Thankfully, most of us will never encounter these illnesses, living in the relatively safe shores of the UK, but they are a timely reminder of some health challenges that exist in other parts of the world.
It is also worth mentioning, that without conventional medicine, these illnesses could have had an even more serious outcome. Complementary medicine can work alongside conventional medicine to speed up the healing process for those affected.
Remember at the first sign of concern; contact your doctor who will arrange appropriate stool or blood tests.
This illness is caused by the parasite cryptosporidium parvum, a protozoan present in drinking water. Commonly affecting domestic and farm animals, public water supplies can be affected, normally when water runs off from agricultural land into the public water supplies.
Whom It Affects: mainly children, travellers and those with compromised immune systems.
Symptoms: Severe diarrhoea. In a recent outbreak in the US, thousands suffered and 100 died.
Case History: A 58-year-old man who had suffered a particularly bad episode of cryptosporidiosis visited me and it was interesting to note the circumstances he contracted the illness as many of us will be exposed in similar circumstances while travelling. He had visited a town in SW France called Carcassonne where he and his family had rented a holiday home. The house was a three-story house dating from the 16th century. It had stood unused for over 100 years and had just only recently been renovated. This booking was the first booking of the season and therefore the water in the tanks and pipes had been stagnant for approximately six months. The family lasted two days in the property before deciding it was too damp, cold and ‘smelt funny’. Within days of leaving for a local hotel, the man began to feel ill and the holiday was cut short, as he was too ill to carry on.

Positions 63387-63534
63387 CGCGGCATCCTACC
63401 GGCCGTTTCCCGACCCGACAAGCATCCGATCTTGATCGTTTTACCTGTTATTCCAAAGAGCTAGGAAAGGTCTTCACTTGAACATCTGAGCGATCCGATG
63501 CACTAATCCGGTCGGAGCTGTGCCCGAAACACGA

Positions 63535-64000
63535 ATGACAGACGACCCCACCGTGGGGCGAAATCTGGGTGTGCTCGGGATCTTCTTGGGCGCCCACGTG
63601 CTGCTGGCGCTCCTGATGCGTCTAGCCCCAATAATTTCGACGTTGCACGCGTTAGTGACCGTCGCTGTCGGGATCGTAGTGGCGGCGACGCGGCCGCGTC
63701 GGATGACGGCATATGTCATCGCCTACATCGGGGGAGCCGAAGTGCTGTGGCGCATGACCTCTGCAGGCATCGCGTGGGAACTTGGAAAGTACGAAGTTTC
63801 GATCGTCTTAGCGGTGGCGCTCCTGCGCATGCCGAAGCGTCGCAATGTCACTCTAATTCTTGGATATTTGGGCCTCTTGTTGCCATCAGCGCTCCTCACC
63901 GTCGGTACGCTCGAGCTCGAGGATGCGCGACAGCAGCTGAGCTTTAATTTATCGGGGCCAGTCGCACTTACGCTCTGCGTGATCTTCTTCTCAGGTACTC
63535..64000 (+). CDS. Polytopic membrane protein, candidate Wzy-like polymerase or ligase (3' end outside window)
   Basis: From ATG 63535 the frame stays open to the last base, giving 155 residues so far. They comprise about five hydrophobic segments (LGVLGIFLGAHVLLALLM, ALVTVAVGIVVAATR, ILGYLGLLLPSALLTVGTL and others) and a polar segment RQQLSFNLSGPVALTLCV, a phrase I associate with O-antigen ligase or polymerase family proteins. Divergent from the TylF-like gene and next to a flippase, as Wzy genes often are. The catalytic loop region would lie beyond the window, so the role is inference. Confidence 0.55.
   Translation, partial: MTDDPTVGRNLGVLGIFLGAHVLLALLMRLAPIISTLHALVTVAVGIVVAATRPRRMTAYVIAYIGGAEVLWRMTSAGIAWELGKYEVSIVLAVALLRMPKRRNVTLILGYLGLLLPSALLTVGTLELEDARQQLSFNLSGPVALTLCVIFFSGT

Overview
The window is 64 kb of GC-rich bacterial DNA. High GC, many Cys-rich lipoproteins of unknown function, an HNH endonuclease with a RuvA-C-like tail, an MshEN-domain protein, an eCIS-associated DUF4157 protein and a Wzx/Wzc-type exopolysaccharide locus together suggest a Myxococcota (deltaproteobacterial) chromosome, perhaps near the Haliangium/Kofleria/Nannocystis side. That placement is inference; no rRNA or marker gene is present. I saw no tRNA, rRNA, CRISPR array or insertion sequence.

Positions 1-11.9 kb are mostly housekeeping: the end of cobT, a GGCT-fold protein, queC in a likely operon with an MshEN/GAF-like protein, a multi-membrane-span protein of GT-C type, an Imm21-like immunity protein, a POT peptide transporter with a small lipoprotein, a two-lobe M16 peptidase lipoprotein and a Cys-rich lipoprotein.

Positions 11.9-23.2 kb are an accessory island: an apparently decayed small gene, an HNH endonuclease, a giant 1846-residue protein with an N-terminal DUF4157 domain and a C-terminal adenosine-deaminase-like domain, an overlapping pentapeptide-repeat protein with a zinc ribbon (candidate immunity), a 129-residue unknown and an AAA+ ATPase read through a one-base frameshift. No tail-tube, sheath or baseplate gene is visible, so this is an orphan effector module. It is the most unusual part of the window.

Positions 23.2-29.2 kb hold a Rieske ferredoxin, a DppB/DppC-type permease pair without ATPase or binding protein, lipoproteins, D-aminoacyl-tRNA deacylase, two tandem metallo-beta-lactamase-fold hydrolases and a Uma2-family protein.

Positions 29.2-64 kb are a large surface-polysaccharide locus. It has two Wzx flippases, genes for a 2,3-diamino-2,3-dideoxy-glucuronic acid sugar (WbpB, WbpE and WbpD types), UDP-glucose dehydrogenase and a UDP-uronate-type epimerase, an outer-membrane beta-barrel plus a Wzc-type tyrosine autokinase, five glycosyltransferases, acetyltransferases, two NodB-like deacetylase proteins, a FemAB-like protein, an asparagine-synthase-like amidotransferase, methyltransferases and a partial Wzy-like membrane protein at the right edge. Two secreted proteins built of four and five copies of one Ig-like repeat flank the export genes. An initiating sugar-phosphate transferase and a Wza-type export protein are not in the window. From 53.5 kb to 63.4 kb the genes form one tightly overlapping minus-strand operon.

His doctor prescribed metronidazole but recovery was very slow as it was later discovered he had a complex immune system disease and my work with him involved trying to improve his general health as well as treating the cryptosporidiosis.
Remember: think carefully about the water supply. It may have been stagnant for months prior to your arrival. Run off the water in the tank and don’t use water you find sitting in a kettle. Boil all water if you are at risk as described above and use bottled water where possible.
Giardiasis – ‘Travellers Diarrhoea’
Again, this illness is caused by a waterborne parasite, Giardia lamblia. Adding chlorine to water supplies does not kill the parasite and outbreaks can often occur in heavily chlorinated areas. It is spread via two routes: through water supplies and through unwashed hands contaminated with faeces.
Whom It Affects: Children are particularly affected in the UK but adults often acquire the illness when travelling. Again, the risk for people with a diminished immune response is much higher.
Symptoms: watery diarrhoea that begins without warning, flatulence and distended stomach. It is not usually accompanied by a fever, and sufferers can be left with lactose intolerance.
Case History: A 35-year-old woman visited me together with her two children aged 3 and 5. She had returned from the continent with severe diarrhoea and weight loss and had been treated by a specialist with metronidazole, which would be successful for a short time, but she knew her digestive system had never recovered. Neither of her children was well and both complained of stomachache, which was followed by vomiting and diarrhoea while at the clinic. ‘Biofeedback’ testing showed that both had been exposed to the giardia lamblia parasite and both children required medication.